I have the honour to deliver this statement on behalf of Asia-Pacific Group.
At the outset, the Group would like to associate itself with the statement delivered by Tanzania on behalf of the Group of 77 and China.
We thank the Secretary-General for his introductory remarks and the entire secretariat for preparation for this session of the Board. We thank outgoing President of the Board, Ambassador Christopher Onyanga Aparr of Uganda and his leadership during Phase 1 of implementation of Nairobi Maafakiano. We like to congratulate your election as President of the Board and all other office bearers for the 2017-2018.
We also congratulate the Secretary-General upon his re-election for a second term.
Developing countries continue to attach great importance to this institution which was established more than fifty years ago to enable them provide equal footing in the global economic landscape. The idea was to provide a forum for developing countries to overcome imbalances in international trading system and global economic and financial architecture that severely affected their long-term development.
Some of those lofty goals have indeed been achieved – enabling millions to come out of poverty. But the progress is far from universal and equitable. Several important areas of concern to developing countries are still unresolved while many geographical regions of the Global South are still reeling from grinding poverty and chronic underdevelopment. Importantly, imbalances and disparities in the global economic and financial architecture are present as ever. The gulf between haves and have-nots has increased considerably between and within developing and developed countries alike.
We expect the Conference to continue to take a lead in our efforts to address these persistent and emerging challenges across its three pillars: consensus-building, policy analysis and technical assistance. Failure to do so or any wavering in fulfilling its mandate couldlead the institution towards irrelevance.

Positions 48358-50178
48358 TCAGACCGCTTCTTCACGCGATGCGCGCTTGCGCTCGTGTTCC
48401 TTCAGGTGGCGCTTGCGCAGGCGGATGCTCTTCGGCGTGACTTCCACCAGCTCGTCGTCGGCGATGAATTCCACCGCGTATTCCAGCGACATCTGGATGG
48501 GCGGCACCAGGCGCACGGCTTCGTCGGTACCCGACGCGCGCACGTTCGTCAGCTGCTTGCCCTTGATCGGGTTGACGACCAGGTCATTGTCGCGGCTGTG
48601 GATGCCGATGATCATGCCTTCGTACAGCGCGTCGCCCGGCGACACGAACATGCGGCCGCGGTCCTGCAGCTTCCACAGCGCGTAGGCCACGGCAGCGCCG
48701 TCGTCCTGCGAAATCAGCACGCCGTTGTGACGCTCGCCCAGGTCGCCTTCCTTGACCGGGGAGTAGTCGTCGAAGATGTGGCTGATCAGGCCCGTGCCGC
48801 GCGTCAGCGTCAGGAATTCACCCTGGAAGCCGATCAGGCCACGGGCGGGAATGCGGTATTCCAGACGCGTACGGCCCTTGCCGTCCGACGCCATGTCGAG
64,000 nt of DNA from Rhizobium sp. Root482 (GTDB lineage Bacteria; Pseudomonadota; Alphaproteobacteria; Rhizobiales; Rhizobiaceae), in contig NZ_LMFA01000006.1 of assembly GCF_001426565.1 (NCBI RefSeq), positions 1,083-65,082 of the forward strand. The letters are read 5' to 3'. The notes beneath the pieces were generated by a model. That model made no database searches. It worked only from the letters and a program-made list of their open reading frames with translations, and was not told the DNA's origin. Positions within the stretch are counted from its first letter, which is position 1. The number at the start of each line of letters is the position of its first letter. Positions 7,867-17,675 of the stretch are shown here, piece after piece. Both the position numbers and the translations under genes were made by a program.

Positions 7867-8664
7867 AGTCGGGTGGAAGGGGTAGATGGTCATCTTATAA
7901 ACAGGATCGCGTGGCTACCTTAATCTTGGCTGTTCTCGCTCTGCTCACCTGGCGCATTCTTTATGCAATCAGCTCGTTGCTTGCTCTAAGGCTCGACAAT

Trade is a great enabler of development. Economic and social development is directly linked to participation in the global trade. However, restrictive trade regimes have constrained developing countries’ efforts towards their economic development and integration with global markets. Non-tariff barriers (NTBs) or non-tariff measures (NTMs) put up further restrictions to stifle developing countries’ participation in global trade.
We would like to recognize the important work being done by the UNCTAD Secretariat on mapping NTMs and helping developing countries overcome these barriersand achieving better market access.
The role of private sector is critically important in realizing Sustainable Development Goals. Therefore, the private sector should be facilitated as an enabler to create economic opportunities. Public-private partnership should also be strengthened in developing countries for economic development.
Nairobi Maafakiano was a landmark consensus document that tried to reorient priorities of UNCTAD in the context of Sustainable Development Agenda. One of the major decisions taken at UNCTAD 14 was concerning the revitalization of intergovernmental machinery. The establishment of two Intergovernmental Groups of Experts (IGEs) is indeed a positive step that, we believe, could contribute substantially to multilateral discussions on “financing for development” and “E-Commerce and digital economy”.
Member States now need to engage with the same positive spirit on the Phase-2 implementation of Nairobi Maafakiano. In particular, we should accelerate our work on ways and means to strengthen intergovernmental pillar of UNCTAD, which is raison d’etre of the Organization. This will ensure a successful and effective Mid-term review that we are supposed to undertake sometimes next year. We also look forward to contribution from the Secretary-General and his team on implementation of relevant decision of Nairobi Maafakiano concerning revitalization of intergovernmental machinery of UNCTAD.
Members of Asia-Pacific Group stand ready to contribute substantially to deliberations in the Phase-2 implementation. We assure you of our contributive engagement.
I thank you Mr. President.